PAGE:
Top 100+ Data Analyst Interview Questions for 2024

Top 100+ Data Analyst Interview Questions for 2024


Over ten years ago, a data analyst interview was very simple. All you needed to know to say was two things:

  1. “Yes, I know Excel!”
  2. “I’m a great communicator.”

Nowadays, the role of a data analyst has changed. Not only have salaries shot up, but data analysts are more in-demand than ever before due to their insight and analytical skillset.

Most data analyst jobs at tech companies require a strong technical skillset combined with good judgment. In this guide, we’ll break down the interview process and the most common data analyst interview questions.

Data Analyst Interview Guide

Technical interviews for data analyst roles are typically multi-stage interviews. They start with initial screens designed to weed out candidates, and quickly progress to more technically demanding screens. To prepare for a data analyst interview, practice questions in each of these category.

Here’s a typical breakdown of the data analyst interview process:

1. Initial Phone Screen

Initial screens are generally calls with recruiters. These screens assess your experience, your interests/specializations, and salary expectations. In some cases, you may be asked basic SQL questions or a simple scenario-based case question.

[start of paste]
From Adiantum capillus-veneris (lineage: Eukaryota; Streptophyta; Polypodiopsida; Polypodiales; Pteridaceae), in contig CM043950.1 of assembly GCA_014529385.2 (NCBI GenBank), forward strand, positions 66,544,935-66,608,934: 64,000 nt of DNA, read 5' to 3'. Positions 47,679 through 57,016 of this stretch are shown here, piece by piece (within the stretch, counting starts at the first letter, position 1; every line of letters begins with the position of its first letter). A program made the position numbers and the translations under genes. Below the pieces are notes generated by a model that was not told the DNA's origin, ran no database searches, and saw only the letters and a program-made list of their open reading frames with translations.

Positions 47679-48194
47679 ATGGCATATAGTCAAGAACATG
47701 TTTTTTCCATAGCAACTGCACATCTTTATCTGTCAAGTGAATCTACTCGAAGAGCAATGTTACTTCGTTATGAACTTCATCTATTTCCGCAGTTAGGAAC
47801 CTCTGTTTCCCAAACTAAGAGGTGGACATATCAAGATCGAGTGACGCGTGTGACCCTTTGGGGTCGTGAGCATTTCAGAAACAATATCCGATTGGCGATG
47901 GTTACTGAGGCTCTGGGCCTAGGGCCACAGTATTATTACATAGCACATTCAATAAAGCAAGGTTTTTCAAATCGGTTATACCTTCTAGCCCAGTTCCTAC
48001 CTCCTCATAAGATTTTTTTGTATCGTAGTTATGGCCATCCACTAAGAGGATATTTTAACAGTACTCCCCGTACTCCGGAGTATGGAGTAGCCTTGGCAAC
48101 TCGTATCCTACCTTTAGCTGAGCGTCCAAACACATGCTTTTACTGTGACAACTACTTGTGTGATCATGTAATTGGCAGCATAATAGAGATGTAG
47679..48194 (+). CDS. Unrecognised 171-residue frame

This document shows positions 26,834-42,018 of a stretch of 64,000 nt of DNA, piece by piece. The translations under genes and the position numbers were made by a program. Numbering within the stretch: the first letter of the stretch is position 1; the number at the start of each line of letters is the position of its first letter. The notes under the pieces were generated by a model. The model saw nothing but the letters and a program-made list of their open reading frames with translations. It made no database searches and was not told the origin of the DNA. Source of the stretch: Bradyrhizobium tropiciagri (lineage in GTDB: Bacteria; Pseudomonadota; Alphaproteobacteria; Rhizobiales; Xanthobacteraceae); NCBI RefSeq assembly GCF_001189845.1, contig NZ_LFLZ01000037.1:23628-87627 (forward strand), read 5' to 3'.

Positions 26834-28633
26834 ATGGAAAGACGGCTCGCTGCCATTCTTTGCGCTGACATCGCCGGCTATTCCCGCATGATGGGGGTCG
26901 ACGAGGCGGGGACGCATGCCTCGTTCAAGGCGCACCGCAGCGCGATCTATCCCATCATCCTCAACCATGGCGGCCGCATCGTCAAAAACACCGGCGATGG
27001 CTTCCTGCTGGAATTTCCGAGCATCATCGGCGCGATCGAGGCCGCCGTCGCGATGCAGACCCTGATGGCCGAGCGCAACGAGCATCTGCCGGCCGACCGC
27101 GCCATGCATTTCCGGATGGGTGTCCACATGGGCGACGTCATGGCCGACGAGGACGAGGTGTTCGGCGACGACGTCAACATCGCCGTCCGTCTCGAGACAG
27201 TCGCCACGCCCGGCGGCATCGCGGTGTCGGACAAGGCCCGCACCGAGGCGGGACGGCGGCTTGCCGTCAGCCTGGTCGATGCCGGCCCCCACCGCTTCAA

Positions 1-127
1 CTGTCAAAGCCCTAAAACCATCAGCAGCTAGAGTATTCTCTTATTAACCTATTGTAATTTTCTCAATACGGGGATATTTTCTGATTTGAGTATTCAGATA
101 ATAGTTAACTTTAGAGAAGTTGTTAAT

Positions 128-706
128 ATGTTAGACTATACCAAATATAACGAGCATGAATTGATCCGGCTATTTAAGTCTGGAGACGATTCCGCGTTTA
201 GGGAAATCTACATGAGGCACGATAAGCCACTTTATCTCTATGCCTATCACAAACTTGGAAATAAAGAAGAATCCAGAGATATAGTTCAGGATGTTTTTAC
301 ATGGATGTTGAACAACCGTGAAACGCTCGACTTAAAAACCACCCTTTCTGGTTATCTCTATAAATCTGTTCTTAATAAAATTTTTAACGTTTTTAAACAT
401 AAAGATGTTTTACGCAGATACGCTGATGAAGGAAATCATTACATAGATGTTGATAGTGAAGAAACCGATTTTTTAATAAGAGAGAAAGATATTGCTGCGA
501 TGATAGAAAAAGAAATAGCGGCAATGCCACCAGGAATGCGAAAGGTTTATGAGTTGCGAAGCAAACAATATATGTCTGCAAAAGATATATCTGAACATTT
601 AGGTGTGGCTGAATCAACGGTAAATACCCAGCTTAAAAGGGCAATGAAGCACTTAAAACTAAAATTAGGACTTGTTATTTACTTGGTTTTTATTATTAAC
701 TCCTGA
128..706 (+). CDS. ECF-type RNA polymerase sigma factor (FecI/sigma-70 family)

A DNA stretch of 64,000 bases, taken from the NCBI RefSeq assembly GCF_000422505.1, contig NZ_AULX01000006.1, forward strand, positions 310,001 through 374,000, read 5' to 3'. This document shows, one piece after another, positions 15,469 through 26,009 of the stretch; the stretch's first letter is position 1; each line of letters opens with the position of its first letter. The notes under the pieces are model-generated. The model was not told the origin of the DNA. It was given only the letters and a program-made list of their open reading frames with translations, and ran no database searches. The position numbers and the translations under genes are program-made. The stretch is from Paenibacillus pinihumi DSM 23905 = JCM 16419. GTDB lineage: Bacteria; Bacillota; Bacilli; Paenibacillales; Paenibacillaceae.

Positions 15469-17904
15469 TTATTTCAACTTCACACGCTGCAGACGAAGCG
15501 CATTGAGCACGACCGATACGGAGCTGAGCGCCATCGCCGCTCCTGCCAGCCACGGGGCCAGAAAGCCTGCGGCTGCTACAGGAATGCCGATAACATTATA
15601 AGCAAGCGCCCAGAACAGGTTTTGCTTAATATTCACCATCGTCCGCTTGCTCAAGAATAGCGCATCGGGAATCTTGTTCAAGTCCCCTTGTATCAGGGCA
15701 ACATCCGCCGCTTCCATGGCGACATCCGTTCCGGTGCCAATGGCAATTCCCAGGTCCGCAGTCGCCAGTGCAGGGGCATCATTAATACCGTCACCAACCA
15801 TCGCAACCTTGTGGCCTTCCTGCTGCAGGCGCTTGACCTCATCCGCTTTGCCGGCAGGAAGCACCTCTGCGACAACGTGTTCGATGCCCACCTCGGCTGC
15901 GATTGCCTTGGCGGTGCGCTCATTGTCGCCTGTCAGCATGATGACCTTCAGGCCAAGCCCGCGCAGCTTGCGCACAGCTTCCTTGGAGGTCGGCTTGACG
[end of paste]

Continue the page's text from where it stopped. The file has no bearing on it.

Sample question: Tell us about a challenging project you have worked on. What were some of the obstacles you had to overcome?

2. Technical Interview

The technical screen assesses your technical skills. In many cases, SQL is a primary focus. SQL questions range from basic definitions, to writing intermediate-to-advanced queries. Depending on the job function, you may be asked technical questions about Python, statistics and probability, algorithms and A/B testing.

Sample question: Given two tables, write a query to find the number of users that accepted Friend requests in the last month.

3. Take-Home Challenge